Virtual Bourgeois

Just An Analog Guy Trying to Upgrade For a Digital World

I Saw Sicko

Posted by Gerald on July 18, 2007

Rather than my usual Wednesday evening at home, I joined some good friends for dinner and a movie.  The film was Sicko.  I liked the movie.  Being one of the godless, America-hating, treasonous liberal hordes I’ve enjoyed Michael Moore’s films, although I do feel that at times he lets himself get in the way of the message.  I didn’t see so much of that here.  The themes have been well-explored elsewhere – this is an examination of the problems with the American health care system.  Like Moore’s other efforts, though, there is also an examination of what America is.

Two themes really emerged.  The first, and the one that is really still echoing inside me, is disillusionment.  The people he looked at in this film were folks that worked hard, played by the rules, payed for insurance because they were told that was how you protect yourself and your family, and were well and truly screwed by HMOs and the medical industry.  It is easy to criticize these people for being naive when they talk about how they thought “insurance companies were there to help people.”  Then again, that is exactly what the companies say, and that is the only option any of us are given to deal with health crises.  The disillusionment grows as Moore compares our system with those in Canada, Britain, France, and – ultimately – Cuba.  It is true that Moore tend to gloss over some of the difficulties associated with those systems, but still one cannot but feel disappointed in our country by comparison.

The other theme is the glory and the poison of this society – individualism.  Moore keeps asking how we can have a system where people are denied life-saving treatments, where inadequate effort is given to preventing people from getting sick to begin with, and where hospitals send indigent patients in cabs to “skid row” medical clinics because they cannot pay.  The answers point at corporations and government, but ultimately they point at us.  We have swallowed the American Delusion of individual success.  We have rejected the idea that we have any duties to other people just because they are in our community.  We ask “why should I have to pay for her problems.”  The Conservatives have sold most of this country on the idea that no one should have to do anything for anyone else as a matter of duty – only of choice.  They did so by playing on the core values of Americans – individual rights, freedom, and success (life, liberty, and the pursuit of happiness.)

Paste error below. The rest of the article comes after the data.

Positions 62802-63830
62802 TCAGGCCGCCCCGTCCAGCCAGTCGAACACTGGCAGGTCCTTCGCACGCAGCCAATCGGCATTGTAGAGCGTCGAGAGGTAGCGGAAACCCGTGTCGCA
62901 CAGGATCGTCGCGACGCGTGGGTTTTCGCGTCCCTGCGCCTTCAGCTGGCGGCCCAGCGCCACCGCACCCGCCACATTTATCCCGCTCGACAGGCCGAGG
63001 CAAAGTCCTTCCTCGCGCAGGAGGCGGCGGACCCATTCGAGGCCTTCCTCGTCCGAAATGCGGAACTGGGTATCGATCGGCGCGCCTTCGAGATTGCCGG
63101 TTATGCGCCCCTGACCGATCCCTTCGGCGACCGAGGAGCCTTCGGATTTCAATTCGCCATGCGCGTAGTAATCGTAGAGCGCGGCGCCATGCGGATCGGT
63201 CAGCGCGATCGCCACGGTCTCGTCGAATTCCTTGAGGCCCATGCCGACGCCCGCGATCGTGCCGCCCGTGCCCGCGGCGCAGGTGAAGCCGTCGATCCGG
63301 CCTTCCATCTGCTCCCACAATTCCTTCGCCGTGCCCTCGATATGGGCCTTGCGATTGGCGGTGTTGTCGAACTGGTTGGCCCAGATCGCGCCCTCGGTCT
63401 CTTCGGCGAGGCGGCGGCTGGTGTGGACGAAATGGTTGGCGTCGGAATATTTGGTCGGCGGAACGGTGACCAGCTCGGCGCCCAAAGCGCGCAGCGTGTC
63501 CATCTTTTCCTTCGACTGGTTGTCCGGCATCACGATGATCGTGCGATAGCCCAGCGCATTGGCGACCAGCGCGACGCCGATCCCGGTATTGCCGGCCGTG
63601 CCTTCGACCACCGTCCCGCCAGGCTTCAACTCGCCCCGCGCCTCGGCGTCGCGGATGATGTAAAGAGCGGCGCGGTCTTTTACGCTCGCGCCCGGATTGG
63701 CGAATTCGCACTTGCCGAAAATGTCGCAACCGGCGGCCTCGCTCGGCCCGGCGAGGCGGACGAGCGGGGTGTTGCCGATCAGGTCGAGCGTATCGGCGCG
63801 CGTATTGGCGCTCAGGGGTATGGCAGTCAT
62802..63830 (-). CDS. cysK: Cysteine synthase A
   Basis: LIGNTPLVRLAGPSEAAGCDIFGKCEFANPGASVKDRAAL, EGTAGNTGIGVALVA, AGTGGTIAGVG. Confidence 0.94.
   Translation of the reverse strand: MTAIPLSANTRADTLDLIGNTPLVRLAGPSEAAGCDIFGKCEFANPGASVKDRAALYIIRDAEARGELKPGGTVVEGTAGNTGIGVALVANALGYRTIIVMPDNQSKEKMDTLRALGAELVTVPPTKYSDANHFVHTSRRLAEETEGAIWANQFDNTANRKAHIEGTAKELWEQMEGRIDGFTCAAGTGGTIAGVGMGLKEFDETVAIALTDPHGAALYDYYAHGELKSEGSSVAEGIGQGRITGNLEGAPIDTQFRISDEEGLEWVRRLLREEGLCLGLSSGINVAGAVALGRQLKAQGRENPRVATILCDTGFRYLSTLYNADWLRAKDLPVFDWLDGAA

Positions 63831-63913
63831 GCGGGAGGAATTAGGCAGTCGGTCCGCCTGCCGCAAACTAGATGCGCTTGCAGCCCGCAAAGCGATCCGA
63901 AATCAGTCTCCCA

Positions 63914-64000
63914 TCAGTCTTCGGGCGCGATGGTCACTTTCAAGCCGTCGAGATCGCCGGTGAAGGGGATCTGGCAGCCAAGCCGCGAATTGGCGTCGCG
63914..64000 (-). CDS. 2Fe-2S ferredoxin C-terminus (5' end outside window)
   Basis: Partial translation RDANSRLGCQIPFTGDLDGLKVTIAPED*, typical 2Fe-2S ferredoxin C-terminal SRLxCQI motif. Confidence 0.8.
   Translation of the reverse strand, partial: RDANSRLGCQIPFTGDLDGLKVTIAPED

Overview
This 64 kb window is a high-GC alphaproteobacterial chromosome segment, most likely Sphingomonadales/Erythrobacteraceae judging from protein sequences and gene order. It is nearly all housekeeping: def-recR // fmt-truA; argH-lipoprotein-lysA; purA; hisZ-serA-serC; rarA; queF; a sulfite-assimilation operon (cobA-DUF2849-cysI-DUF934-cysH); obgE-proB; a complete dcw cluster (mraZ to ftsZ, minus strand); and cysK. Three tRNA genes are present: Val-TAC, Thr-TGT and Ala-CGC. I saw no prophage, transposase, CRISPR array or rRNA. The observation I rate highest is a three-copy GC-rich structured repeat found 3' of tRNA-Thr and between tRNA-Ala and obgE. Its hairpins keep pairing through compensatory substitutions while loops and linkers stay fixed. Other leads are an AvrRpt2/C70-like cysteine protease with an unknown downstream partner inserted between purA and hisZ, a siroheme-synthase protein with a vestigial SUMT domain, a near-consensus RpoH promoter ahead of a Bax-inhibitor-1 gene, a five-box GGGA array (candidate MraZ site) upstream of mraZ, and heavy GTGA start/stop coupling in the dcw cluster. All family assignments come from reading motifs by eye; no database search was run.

Moore’s final conclusion isn’t original but it is no less true for that – we won’t solve the health care problem, or any other of our problems, until we start thinking of “us” rather than “me.”

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2 Responses to “I Saw Sicko”

  1. Steve said

    Between the tears (pull those heart-strings Mikey!), I kept thinking about that and our recent conversations about the individual vs. the community. What was probably most intriguing for me was the montage of Frenchies protesting– and the idea that the government was afraid of the people and not the other way around (like us ‘merikins). For all our “activism” and talk about being involved in this here democracy, we don’t really understand, appreciate, or invoke our right to make the gov’mnt do what we want it to do. (I’m also thinking about your comments last night about the new 70% French majority. To which I respond: Well, Moore may gloss over the problems with the French system, but at least the people are speaking… When’s the last time this country could post a 70% response to anything?).

    And so, here we are, talking about health care, and for that matter, desegregation, and what we’re really onto is that damn individualism. Have we Americans gotten so full of ourselves that we’re beyond the point of no return?

    Hmm..

  2. Gerald said

    A couple of our psychology colleagues are of the opinion that our entire culture has become pathologically narcissistic. I don’t know that I disagree.

    I keep thinking this is about culture. Why do French and English working class voters support widespread social welfare programs while American working class voters don’t? I think it is culture that provides some answers. I keep coming back to the American Dream. Most Americans seem to vote as if they were wealthy because they hope they will be one day – when that internet business starts bringing in six figures, or they buy real estate for nothing down, or they win the lottery. It is all California in 1848 – there’s gold in them thar hills!

    And then there is the Daffy Duck factor – “Mine! Mine! Mine! I’m rich! I’m wealthy! I’m comfortably well-off!”

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